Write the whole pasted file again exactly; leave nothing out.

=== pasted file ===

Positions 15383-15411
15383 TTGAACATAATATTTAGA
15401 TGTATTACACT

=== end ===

Positions 15383-15411
15383 TTGAACATAATATTTAGA
15401 TGTATTACACT